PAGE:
California is experiencing its third straight dry year and many of the state’s reservoirs are at historic lows. Brown says he won’t make water conservation mandatory, but he says it’s important to “awaken” Californians to the serious issue.
Declaring a drought expedites water transfers to allow water to flow where it is needed most. It also relaxes some water quality regulations.
As part of the declaration, the California Department of Water Resources will also identify groundwater shortages and land fallowing and provide a update by April 30.
“We are in an unprecedented very serious situation and people should pause and reflect on how dependent we are on the rain, on nature and one another.”
~Gov. Jerry Brown
Some farmers who rely on water from the federal Central Valley Project may receive more water than they’ve had in several years. Others will have to wait until mid-March to find out what their allocations will be.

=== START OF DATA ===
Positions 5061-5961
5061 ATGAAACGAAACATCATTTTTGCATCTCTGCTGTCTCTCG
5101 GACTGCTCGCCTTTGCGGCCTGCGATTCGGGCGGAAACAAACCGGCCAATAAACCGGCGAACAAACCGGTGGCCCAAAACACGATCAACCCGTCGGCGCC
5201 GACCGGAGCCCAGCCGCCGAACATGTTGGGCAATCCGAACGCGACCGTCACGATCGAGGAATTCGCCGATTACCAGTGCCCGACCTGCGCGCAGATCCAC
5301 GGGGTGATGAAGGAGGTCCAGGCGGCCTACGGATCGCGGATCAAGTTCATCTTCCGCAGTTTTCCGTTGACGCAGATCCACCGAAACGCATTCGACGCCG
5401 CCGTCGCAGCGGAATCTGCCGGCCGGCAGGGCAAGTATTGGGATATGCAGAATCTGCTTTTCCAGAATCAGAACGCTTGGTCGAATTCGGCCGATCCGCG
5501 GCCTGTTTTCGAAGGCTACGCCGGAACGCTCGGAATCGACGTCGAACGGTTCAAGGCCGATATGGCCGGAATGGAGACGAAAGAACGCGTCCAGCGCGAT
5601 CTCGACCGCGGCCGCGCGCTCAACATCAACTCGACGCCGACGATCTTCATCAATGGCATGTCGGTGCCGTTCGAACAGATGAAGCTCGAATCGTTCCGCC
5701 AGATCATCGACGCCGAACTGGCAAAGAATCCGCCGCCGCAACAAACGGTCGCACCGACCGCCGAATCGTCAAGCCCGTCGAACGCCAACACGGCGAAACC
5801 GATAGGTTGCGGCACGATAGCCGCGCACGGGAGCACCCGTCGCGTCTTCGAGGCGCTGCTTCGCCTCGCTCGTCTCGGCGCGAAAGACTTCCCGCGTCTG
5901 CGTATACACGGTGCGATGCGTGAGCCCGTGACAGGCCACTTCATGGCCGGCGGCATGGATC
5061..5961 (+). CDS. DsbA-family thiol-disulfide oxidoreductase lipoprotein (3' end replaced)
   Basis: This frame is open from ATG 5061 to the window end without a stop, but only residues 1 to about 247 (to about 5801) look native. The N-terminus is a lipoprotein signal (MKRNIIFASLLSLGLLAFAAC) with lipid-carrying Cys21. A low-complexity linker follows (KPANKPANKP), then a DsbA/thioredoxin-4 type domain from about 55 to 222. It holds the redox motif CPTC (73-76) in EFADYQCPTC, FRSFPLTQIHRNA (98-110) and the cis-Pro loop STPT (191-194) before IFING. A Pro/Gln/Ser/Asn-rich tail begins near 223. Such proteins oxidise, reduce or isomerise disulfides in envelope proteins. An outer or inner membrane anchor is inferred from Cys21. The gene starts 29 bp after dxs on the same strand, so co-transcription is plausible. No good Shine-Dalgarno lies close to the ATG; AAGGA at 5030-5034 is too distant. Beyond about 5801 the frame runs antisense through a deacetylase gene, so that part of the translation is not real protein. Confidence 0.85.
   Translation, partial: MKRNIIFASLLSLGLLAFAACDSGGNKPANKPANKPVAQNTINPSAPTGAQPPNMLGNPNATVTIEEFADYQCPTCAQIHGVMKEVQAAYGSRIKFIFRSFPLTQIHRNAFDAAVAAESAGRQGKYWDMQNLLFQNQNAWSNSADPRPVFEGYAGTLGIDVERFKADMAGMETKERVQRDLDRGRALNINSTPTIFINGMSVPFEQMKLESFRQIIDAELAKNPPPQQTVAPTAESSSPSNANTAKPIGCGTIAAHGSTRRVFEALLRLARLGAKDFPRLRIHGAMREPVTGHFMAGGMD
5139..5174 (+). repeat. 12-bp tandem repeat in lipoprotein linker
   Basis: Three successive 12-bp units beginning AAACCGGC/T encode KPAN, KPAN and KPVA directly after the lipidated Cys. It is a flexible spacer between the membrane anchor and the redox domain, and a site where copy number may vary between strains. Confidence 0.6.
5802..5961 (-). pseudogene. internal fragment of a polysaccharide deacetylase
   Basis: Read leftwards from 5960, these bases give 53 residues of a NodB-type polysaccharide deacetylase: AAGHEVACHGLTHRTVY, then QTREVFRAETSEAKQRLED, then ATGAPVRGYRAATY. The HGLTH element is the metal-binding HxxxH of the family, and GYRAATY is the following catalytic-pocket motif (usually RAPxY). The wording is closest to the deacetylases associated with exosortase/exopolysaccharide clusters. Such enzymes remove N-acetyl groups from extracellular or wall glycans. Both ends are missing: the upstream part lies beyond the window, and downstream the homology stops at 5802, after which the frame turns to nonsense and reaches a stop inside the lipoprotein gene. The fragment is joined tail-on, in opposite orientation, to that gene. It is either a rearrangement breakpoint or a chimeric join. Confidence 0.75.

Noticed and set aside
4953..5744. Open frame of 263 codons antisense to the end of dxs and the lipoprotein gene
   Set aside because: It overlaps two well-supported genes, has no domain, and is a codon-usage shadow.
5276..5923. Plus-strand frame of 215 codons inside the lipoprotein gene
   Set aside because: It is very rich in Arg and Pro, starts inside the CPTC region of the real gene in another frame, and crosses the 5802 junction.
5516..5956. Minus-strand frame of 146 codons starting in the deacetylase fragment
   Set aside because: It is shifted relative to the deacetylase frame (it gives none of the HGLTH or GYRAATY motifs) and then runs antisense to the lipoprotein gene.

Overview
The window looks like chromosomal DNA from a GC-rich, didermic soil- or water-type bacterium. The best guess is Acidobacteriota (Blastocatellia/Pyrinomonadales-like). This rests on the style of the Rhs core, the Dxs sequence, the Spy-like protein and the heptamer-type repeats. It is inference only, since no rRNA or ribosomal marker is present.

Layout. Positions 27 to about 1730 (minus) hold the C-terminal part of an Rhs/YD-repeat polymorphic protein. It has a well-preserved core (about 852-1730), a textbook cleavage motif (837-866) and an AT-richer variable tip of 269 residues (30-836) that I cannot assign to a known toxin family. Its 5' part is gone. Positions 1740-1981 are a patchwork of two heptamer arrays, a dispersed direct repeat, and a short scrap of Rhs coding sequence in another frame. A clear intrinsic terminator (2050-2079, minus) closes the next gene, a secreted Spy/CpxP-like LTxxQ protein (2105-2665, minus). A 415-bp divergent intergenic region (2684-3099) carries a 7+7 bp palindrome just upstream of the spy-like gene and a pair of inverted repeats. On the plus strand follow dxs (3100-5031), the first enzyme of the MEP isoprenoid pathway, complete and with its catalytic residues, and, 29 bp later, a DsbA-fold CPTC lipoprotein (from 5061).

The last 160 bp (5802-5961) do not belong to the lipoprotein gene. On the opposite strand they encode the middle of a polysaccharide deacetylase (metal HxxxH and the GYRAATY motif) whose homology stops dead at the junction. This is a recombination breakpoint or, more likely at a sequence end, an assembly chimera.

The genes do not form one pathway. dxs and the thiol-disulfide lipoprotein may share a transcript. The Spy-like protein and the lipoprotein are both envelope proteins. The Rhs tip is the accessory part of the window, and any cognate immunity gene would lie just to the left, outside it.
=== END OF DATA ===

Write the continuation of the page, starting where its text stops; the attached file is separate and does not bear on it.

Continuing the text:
The San Joaquin County Board of Supervisors has voted to continue its drought emergency while other counties are looking at lifting conservation measures.
A UC Santa Cruz study finds transmission of West Nile virus is higher in drought years.
Today's Sierra snowpack survey has scientists with the California Department of Water Resources optimistic about the state's water supply.
California farms and ranches saw a nearly 17 percent drop in revenue from 2014 to 2015, according to a new review. The decrease had little to do with the drought.